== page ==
Tax Bracket

In progressive taxation, the term tax bracket refers to one of multiple tiers into which the income or wealth of a taxable entity are divided in order to calculate their tax burden. The tax rate at which income or wealth which falls into a specific bracket is taxed is known as the marginal tax rate. Marginal tax rates can vary between tax brackets.

Simple example of tax brackets:

A taxpayer earns a taxable annual income equivalent to 50,000 Swiss francs per year. For the sake of simplicity, let’s say the tax office uses 10,000-Swiss-franc income tax brackets with a 2% income tax rate applied to the lowest bracket and the tax rate increasing by 2% for each additional bracket:

1. CHF 0 – 10,000 = 2% income tax
2. CHF 10,000.01 – 20,000 = 4% income tax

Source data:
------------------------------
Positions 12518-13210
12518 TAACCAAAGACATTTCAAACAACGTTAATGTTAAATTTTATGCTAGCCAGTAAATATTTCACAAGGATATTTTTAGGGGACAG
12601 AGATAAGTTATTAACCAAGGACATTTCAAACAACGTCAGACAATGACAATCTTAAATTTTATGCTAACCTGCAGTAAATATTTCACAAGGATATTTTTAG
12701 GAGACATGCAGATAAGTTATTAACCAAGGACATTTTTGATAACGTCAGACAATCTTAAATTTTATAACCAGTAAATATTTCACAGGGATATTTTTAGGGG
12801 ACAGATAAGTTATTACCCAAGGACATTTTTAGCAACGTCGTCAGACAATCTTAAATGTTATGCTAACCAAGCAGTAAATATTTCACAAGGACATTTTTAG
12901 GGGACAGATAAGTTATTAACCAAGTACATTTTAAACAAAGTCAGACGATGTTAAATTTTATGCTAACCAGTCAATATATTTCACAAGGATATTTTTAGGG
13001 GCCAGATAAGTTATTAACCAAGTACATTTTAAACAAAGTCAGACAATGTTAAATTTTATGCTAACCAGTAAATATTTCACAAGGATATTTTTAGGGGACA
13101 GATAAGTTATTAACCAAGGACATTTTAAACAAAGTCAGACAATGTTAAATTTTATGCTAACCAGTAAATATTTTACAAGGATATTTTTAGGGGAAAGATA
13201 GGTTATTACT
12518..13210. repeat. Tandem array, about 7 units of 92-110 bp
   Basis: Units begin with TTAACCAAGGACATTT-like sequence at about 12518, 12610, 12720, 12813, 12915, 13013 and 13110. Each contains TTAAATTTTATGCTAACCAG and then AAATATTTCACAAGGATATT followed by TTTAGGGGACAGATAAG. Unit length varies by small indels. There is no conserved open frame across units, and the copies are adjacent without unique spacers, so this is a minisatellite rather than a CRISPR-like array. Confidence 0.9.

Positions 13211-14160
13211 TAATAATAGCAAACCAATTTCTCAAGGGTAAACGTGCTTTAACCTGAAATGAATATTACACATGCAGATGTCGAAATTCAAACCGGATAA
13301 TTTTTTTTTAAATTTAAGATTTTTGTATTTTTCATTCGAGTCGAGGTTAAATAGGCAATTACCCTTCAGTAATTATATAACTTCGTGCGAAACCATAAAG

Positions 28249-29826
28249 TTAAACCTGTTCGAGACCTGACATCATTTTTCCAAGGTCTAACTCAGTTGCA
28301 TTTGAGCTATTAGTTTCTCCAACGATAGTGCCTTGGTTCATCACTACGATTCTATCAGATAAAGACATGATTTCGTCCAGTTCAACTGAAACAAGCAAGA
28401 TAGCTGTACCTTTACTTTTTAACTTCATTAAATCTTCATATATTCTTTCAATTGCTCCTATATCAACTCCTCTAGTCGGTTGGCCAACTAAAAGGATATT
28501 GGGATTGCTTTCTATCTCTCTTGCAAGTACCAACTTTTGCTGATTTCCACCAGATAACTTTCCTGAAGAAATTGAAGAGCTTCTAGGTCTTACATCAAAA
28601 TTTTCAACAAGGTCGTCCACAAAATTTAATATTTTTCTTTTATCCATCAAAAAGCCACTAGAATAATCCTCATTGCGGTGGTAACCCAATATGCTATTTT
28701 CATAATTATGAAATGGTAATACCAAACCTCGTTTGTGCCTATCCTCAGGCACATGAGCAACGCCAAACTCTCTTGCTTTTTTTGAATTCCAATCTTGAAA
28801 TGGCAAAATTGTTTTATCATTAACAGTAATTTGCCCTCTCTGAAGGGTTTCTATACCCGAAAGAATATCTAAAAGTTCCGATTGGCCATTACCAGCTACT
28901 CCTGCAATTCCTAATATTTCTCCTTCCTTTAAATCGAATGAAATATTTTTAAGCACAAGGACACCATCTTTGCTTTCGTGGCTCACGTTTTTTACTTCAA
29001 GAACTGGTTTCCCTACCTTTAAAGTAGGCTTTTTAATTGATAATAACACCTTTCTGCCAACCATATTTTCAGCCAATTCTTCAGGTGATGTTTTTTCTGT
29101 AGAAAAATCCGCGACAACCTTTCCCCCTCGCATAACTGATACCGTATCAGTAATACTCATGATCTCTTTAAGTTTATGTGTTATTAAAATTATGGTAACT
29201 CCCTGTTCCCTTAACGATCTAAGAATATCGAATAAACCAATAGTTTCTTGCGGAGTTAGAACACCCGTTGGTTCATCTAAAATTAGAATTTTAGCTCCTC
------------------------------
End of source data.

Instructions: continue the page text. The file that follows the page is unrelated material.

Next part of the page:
3. CHF 20,000.01 – 30,000 = 6% income tax
4. CHF 30,000.01 – 40,000 = 8% income tax
5. CHF 40,000.01 – 50,000 = 10% income tax

In this example, the taxpayer’s annual income would pay: 2% income tax (200 francs) on their first 10,000 francs of income; 4% tax (400 francs) on the second 10,000 francs of income; 6% tax (600 francs) on the third 10,000 francs of income; 8% tax (800 francs) on the fourth 10,000 francs of income; 10% tax (1000 francs) on the fifth 10,000 francs of income. Their total income tax burden would come to 3000 francs or a mean average of 6% of their income.

If the same taxpayer earned 41,000 francs per year, only the 1000 francs which fall under the fifth tax bracket would be taxed at the marginal tax rate of 10%.

More on this topic:
Marginal tax rates explained
Swiss federal income tax calculator